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Unformatted text preview: 379 chapter 27 And Then The Argonauts Far Within the Syrtis I n the ancient story of the Argonauts, a northerly gale blew the Argo away from the southern Peloponnese and toward the Libyan Sea. In a tale reminiscent of Odysseus’s misfortune, the Argo was storm-carried for nine days and nine nights. Eventually the vessel was driven far within the Syrtis, a region which I describe in the previous chapter. Relaying the legend as it was told to him, Herodotus says that the Argo was driven into shallow, shoal-abundant waters of the Syrtis. The shoals were situated so far seaward of the main coastline that the Argo was hopelessly among them before Jason caught sight of land. Herodotus identifies the place of stranding as Lake Tritonis. According to the Greek poet Pindar (fifth century Bc) and Hellenistic Egyptian mythographer Apollonius Rhodius (third century Bc), the Argo was storm-driven into shallow coastal waters, but not into Lake Tritonis. In a futile attempt to find a navigable path back to the open sea, the Argo- nauts portaged for twelve days . Ultimately the exhausted sailors stopped at the lagoon of Lake Tritonis. Regardless of whether a portage was involved, the Argo initially was grounded by a local combination of sea conditions and landforms. Apol- lonius Rhodius says that on frequent occasions, the Syrtic flood tide at the Libyan shore retreated from the land and then burst back again over the beach, coming on with a rush and a roar. Apollonius explains that such a surge carried the Argo over the vast sea of shoals that extended far out from shore. Under normal sea-surface conditions, a vessel would have been stranded or destroyed on the shoals long before it reached the mainland. But the flood 380 ArgoNAUtS IN coAStAl lIByA ~ part vIII tide bore the Argo high onto the land from the deep sea, suddenly thrust- ing the vessel onto what Apollonius calls the “innermost shore.” Then the tide rushed back to the sea, leaving a skim of foam over the tidal flats. Whereas tempest-winds carried the Argo from southern Greece to Libya, the lack of wind threatened to doom the sailors once they were stranded on the arid Libyan coast. Apollonius Rhodius says that the entire scene was possessed by a dead calm. The barren coastal location contained no freshwater, no path, no signs of human presence, and no animals that creep or fly. WHEN NORTH WINDS BLOW For reasons given in this chapter and the next chapter, I consider it unlikely that a gale would have driven the Argo from the southern Peloponnese all the way westward to Tunisia’s Gulf of Gabes. Instead, I see a combination of shifting stormwinds and associated currents carrying the Argo across the Libyan Sea to the southeastern Gulf of Sirt in ancient Cyrenaica. I do not restrictively interpret nine days as nine days of straight-line travel....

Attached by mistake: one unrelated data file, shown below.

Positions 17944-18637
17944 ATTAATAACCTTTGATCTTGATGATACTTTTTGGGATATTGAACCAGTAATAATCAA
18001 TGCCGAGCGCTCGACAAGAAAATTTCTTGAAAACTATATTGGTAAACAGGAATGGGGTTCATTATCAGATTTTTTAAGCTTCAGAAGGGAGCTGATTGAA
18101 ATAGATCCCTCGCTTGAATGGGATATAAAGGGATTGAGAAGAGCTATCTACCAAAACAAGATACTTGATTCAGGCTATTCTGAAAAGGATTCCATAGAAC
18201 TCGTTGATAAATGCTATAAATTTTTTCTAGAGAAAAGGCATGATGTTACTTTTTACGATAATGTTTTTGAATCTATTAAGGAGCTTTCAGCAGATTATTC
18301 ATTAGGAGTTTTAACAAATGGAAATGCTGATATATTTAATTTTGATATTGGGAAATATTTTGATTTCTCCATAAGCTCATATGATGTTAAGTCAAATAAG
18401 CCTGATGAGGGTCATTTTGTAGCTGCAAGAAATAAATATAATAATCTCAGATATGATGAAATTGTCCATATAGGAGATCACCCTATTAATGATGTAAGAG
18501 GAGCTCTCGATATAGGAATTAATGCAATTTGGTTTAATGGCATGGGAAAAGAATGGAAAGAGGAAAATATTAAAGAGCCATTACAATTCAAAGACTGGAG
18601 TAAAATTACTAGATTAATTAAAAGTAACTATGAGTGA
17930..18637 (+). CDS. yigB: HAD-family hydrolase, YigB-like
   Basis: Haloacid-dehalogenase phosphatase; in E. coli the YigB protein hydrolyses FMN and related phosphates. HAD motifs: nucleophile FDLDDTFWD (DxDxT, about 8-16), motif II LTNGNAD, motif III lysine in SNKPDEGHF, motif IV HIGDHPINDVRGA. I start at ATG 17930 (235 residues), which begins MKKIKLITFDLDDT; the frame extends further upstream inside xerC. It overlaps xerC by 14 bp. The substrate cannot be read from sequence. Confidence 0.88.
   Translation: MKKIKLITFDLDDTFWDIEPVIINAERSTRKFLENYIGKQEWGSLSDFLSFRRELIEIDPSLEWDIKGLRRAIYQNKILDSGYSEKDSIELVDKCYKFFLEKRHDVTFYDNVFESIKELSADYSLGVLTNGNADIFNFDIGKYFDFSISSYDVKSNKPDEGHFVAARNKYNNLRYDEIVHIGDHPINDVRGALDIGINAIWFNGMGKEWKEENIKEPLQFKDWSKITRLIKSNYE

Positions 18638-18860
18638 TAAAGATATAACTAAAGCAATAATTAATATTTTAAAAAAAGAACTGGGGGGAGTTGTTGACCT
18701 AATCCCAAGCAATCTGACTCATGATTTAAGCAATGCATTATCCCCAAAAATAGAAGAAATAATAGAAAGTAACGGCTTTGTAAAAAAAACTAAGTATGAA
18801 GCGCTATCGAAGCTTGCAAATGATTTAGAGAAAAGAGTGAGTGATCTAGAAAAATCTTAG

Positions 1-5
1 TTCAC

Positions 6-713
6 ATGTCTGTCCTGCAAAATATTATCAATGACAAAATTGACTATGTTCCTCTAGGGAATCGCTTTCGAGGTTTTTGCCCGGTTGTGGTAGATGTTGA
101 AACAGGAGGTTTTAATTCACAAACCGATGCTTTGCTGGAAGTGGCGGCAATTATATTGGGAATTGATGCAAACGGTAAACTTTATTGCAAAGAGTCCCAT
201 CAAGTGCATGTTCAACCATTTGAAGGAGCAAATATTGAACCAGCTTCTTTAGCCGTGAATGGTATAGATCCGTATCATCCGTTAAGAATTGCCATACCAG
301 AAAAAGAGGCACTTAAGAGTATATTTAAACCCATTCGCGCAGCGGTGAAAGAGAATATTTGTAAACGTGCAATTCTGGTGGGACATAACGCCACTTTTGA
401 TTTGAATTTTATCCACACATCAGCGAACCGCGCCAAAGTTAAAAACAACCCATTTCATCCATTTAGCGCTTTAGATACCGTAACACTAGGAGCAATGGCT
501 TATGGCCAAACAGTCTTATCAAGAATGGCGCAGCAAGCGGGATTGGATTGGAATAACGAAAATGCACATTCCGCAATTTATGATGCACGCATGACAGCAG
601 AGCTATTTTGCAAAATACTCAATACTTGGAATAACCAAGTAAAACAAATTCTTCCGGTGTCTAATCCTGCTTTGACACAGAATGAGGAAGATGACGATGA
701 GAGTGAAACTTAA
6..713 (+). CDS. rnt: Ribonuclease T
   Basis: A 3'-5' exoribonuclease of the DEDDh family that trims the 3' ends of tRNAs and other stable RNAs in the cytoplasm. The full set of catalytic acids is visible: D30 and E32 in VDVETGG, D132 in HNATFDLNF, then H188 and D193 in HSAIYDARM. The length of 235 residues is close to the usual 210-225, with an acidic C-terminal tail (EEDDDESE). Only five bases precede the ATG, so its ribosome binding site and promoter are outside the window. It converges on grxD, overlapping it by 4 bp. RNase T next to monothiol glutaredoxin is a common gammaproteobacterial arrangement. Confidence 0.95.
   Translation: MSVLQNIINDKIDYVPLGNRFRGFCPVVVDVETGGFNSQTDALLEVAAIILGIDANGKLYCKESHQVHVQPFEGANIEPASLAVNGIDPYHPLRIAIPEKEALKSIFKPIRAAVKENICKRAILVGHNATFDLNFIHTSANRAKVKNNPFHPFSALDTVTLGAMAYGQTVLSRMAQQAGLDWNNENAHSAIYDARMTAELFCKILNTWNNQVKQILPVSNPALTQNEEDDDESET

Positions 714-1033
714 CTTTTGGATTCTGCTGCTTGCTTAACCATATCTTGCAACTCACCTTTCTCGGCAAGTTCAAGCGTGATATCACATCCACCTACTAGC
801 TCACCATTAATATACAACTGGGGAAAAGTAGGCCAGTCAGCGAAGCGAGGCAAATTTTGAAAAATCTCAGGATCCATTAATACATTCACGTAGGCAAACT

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This note was uploaded on 06/17/2011 for the course HISTORY 11 taught by Professor Abualyouser during the Spring '11 term at Ain Shams University.
- Spring '11
- The Bible